Want to jumpstart 2013 with positive thoughts, new goals and increased happiness? May Cause Miracles may do the trick for moms who enjoy self help books and can devote 5 to 10 minutes a day to this project. (That’s really all it takes–I’ve been reading right before bed, and I get all calm and relaxed.) I’ve completed Gabrielle’s Days 1 and 2, and she’s inspired me to face my biggest fears–and not be so scared of them. I can’t tell you if it’s going to work until I do 38 more days, but I’m digging it. Who doesn’t want to kick anxiety to the curb? Or add a little happiness to life? Count me in! I’ll totally drink that water.
My husband loves when I get on these kicks. He abides by the most basic rule in the universe: When Momma is happy, everyone is happy–and vice versa.
What’s so successful about May Cause Miracles is its accessibility. Gabrielle takes complicated, multi-layered philosophical ideas and breaks them down so they make perfect sense. Her easy, friendly style makes her relatable and irresistible. She’s grounding her advice on old but sound psychological and metaphysical ideas, especially a program called The Course. She writes that our fears are just limiting beliefs. “They’re just smoke and mirrors, a bit of mental sleight of hand that leads us in the wrong direction in life.” In order to create everyday miracles (meaning positive thoughts, a can-do attitude and happiness), we need to label what scares us, be willing to change our beliefs, to surrender to to a higher power (God or your inner self or whatever inspires you), to practice and to forgive. “Finally, there is love,” Gabrielle writes. “Where there is fear, there is no love…living with an open heart and embracing love as our true purpose is essential to living a miraculous life.”
Gabrielle just started a live class in NYC last night, but it’s also available online, and you can download yesterday’s lesson. She’s personally presenting and teaching from her new book in this May Cause Miracles Live Course ($178). But the book is only $12.99 (see the May Cause Miracle trailer below), and there are also affordable meditations on the website. I love her fun and reassuring Spirit Junkie app, especially because it’s $1.99.
How I adore you, self help. This is a hot category right now (definitely check out Help, Thanks, Wow), so at least I know I’m not alone in my devotion. Are there any books that got you jazzed up recently?
When Dr. Ian Smith offered to write a guest post for me, I wisely let him go right ahead. I blogged about his popular book SHREDrecently. His no-fuss, fool-proof, get-healthy, diet-and-exercise plan is sitting pretty in its third week as a New York Times #1 Best Seller.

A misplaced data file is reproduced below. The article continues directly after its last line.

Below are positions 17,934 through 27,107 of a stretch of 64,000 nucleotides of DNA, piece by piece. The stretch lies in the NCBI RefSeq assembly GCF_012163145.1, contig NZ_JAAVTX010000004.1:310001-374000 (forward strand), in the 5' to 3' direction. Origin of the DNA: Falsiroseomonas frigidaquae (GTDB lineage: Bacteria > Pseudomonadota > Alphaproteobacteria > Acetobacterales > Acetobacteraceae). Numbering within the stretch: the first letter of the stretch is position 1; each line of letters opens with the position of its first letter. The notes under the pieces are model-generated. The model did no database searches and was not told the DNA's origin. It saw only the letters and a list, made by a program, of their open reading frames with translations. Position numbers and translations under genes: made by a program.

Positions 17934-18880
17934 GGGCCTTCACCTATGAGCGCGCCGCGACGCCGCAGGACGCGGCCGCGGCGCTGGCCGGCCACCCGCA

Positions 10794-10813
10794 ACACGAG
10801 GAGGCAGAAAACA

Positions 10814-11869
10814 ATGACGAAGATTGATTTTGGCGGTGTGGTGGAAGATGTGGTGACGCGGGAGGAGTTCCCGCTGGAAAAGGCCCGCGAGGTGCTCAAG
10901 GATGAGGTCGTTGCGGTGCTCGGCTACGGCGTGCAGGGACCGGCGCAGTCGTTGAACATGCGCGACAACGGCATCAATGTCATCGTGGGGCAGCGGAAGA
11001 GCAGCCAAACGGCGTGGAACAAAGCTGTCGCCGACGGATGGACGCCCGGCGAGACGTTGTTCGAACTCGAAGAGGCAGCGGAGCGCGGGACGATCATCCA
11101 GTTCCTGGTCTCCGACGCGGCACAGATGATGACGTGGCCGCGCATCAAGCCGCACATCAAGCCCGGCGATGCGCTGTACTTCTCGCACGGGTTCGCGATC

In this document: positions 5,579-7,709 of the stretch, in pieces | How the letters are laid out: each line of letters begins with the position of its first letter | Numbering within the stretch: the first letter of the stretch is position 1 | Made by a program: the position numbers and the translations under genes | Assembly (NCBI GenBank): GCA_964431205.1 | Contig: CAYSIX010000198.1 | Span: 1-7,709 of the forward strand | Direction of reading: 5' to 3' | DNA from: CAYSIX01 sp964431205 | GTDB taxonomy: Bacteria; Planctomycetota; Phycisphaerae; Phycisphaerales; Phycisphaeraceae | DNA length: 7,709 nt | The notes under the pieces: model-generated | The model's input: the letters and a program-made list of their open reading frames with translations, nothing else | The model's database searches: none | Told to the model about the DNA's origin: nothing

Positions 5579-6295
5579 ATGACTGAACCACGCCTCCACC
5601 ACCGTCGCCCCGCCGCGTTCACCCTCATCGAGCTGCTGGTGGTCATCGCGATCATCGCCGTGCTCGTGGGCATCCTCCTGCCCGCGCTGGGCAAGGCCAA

So here you go. Dr. Ian Smith shares his Top 5 Weight Loss Tips (check out #5, it’s my favorite):
Keeping hydrated can help you consume less calories – simple as that. Just keep reminding yourself that drinking a glass of water will make your stomach feel fuller which will help suppress hunger and appetite. Make sure you drink one full glass of water before drinking your meal. Try squeezing a lemon in there and that can help suppress the appetite.
2. Strategic Snacking Remember that snacks are bridges between meals, they are not full meals. It is best to try to keep your snacks to 150 calories or less and this will help you from consuming too many calories when you sit down for your regular meal. You can find a list of more than 200 snacks in the back of the SHRED diet book.
3. Fiber This is a secret weapon in weight loss, and Americans don’t eat anywhere near enough, approximately 30% less than what’s recommended. Most people should be consuming between 25-30 grams per day. The best sources are beans, whole grains, brown rice, crunchy vegetables, berries, and bran cereal.
4. Detox We have all been hearing a lot lately about detox. I do believe that cleansing can be an important part of losing weight. SHRED has a week of detox but it is a healthy detox, done by eating the right foods. Detoxing your body means activating enzymes in your liver that helps purify your blood. Increasing your fiber can also help with a physical cleanse. A 7-day cleanse just twice a year can make a world of difference. Remember, a cleanse and a fast are different. A fast eliminates entire nutritional categories whereas a healthy detox means eating natural foods that do the work.
5. Calorie Ups and Downs – Roller Coaster If you mix up your calories, your body responds better in its weight loss efforts. Eating the same level of calories all the time leads to weight loss plateaus that can become frustrating and can discourage a dieter. On the SHRED Diet, I purposely moved the amounts of calories up and down all the time. And, the best part is, you don’t even know it.